Clever solutions solve storage dilemma
By Bob Karlovits
Published: Saturday, November 10, 2012, 8:48 p.m.
Updated: Tuesday, February 19, 2013
Finding places for in-house storage can be simply a matter of attitude,
“It is basically looking at familiar spaces with a fresh eye,” says professional organizer Jody Adams, who owns Greensburg's In Its Place.
Jeff Kokowski, assistant manager of the McCandless Lowe's outlet, says the secret is “making a commitment to do it.”
Storage seems to be a problem that never goes away, despite the frequency of efforts to handle it.
“These two rows are the busiest in the store,” says Kokowski, standing in a custom cabinet-shelf aisle of the store.
The Washington-based Self Storage Association says 11 million American households rent storage units, up a million in the past two years. But there are ways of finding that room in the house.
“It is a question to the no-space-wasted design,” says Susan Sikora, talking about a general idea that also is the heart of a top-floor storage scheme, AtticMaxx.
Designers and organizers say the biggest secret to finding storage space is to look up.
Adams and interior designer Carol Jackson of McNeel Jackson Interiors in Lower Burrell say discovering the principal of “verticality” can be a key in giving items a home.
“Going vertical means using all the wasted space,” says Vickie Dellaquila, who runs Organization Rules in McCandless.
Using space from the floor to the ceiling is wise wherever it is, they say. Whether in kitchen cabinets or bookcases, it is efficient to go all the way to the top to gain space for any kind of storage.
“Use walls as much as you can,” Dellaquila says, “and put the stuff you don't use often up at the top or at the bottom.”
She says that storage pattern allows a person to get to often-used items without bending or climbing up a few steps.
Verticality can exist in an overlooked space, too, they say. The area beneath a stairway can provide a place for shelves — or even be turned into a closet.
Another area that often is forgotten is the space between the floor and trusses in the attic, says Sikora, the co-owner of a North Carolina firm that makes shelving units for that slanted area.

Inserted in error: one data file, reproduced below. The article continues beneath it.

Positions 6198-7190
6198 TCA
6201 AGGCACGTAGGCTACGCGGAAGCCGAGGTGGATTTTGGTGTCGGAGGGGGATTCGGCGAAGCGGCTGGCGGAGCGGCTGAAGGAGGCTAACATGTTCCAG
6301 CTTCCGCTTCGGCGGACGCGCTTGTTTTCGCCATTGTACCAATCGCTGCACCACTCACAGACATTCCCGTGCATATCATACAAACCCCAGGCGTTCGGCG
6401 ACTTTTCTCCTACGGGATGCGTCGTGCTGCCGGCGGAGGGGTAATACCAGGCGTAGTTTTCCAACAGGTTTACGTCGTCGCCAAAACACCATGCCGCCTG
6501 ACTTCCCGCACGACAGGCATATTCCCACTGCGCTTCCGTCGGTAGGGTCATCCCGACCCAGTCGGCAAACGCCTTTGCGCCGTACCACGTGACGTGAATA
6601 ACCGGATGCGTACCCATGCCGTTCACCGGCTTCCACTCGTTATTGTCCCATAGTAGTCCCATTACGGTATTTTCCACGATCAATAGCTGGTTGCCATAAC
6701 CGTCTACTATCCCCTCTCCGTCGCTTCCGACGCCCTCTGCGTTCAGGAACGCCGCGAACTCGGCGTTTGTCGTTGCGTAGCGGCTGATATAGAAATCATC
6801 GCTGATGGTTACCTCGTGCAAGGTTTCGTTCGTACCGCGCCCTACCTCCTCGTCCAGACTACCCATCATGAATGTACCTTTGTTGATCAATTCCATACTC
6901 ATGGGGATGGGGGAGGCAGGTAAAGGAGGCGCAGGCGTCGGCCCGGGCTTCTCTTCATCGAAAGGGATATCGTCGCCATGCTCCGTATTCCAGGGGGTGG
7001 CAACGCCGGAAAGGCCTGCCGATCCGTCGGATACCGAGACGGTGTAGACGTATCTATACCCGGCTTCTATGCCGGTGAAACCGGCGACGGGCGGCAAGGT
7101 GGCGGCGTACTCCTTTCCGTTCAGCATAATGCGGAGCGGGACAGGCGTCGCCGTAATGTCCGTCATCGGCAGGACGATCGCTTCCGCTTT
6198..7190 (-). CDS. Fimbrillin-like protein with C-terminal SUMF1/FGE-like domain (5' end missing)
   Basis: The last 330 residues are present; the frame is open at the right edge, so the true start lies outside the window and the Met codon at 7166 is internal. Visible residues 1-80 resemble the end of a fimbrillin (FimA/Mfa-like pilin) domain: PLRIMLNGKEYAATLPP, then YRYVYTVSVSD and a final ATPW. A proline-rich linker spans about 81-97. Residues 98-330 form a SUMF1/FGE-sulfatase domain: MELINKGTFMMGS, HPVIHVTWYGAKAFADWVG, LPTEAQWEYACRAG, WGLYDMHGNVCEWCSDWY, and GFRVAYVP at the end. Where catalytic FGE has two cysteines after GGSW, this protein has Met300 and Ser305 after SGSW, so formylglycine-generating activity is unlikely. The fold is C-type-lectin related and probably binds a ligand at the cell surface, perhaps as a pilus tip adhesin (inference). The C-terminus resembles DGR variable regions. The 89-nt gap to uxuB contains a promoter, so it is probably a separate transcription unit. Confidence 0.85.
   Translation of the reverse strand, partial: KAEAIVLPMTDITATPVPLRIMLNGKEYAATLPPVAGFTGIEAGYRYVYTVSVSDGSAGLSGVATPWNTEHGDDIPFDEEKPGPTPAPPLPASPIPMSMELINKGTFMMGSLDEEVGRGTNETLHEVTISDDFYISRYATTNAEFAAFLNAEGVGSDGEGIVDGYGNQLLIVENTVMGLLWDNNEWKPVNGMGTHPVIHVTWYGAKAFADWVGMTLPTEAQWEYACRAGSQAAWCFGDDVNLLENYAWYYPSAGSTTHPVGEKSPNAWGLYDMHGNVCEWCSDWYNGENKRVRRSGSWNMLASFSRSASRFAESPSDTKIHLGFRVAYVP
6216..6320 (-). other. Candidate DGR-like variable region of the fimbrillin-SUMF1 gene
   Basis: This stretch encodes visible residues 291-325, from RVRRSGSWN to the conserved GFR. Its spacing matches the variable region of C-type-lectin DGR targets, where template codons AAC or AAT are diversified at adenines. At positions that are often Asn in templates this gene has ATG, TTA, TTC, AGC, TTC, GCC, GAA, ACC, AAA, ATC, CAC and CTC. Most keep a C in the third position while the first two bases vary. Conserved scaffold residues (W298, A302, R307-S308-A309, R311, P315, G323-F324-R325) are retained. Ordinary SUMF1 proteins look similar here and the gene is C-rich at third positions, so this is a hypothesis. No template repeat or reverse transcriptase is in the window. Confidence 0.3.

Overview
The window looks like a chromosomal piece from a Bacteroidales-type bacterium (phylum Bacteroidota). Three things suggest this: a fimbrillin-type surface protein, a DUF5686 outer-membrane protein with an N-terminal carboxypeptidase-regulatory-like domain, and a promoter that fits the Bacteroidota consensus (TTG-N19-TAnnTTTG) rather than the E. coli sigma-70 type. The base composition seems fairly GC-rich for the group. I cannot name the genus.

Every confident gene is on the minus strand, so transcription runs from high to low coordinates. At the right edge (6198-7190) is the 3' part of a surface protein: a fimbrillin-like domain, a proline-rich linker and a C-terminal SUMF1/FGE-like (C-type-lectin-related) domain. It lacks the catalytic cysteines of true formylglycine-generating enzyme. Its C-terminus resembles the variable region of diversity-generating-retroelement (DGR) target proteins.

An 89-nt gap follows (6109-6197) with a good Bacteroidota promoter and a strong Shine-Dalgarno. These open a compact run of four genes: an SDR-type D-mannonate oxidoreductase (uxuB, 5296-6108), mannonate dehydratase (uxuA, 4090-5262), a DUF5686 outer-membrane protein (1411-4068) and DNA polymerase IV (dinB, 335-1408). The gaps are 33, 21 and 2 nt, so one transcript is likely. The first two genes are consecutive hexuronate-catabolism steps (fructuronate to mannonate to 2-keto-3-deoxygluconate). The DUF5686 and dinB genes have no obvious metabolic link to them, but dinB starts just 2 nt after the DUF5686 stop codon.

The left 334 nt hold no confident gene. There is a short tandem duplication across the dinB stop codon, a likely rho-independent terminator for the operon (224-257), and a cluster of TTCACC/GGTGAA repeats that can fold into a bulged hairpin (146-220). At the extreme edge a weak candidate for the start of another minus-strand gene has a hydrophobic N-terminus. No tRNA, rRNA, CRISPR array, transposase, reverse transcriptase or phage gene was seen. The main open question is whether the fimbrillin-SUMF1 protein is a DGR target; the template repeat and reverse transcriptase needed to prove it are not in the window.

Her husband, Sean Brisendine, a home builder, saw that wasted area in homes and designed a product called AtticMaxx. Units sit on floor or beams of an attic and open to hold a shelf that creates another level of storage.
“You just look at an attic and you see all that wasted space,” Sikora says.
A set of eight units sells for $169, she says, and the company also sells instruction kits for do-it-yourselfers.
“When you look at what we sell, a lot of people say, ‘Well, what a simple idea,' ” she says.
Space under beds can be used for storage, too, but Dellaquila and Adams say the bins used for such projects have to be conceived well.
The space is inviting in its accessibility, Dellaquila says. It offers storage room that is virtually invisible, yet easy to get to.
The size of the space is perfect for covered bins of shoes, Adams says,
But, they both warn, the under-the-bed bins need to have easily handled covers and perhaps even wheels to make then accessible. Otherwise, they often are loaded and then ignored, Adams says, becoming another form of clutter — even if invisible.
Natural storage places can be used better, too, the designers say. Hanging clothes from the mid-level of a closet can nearly double the space.
Lowe's Kokowski says closet kits that add racks and storage compartments are among the most popular items in the McCandless store. A 4-foot-by-8-foot kit sells for $127 while a 6-by-10-foot package is $179. Customizable units sometimes also are popular. In those, individual pieces cost only around $15 each and can be cut to whatever size is needed.
Storage units that are like pieces of furniture also can add space in rooms, he says. A bedroom unit ($329) is more than 6-feet wide and offers places to hang clothes as well as racks to store them. Cabinets for the garage offer a similar storage solution and include lightweight plastic units ($177) and heavier metal ones ($355).
“When a homeowner decides to do it,” he says, “it can become a whole-house issue.”
Bob Karlovits is a staff writer for Trib Total Media. He can be reached at email@example.com. or 412-320-7852.
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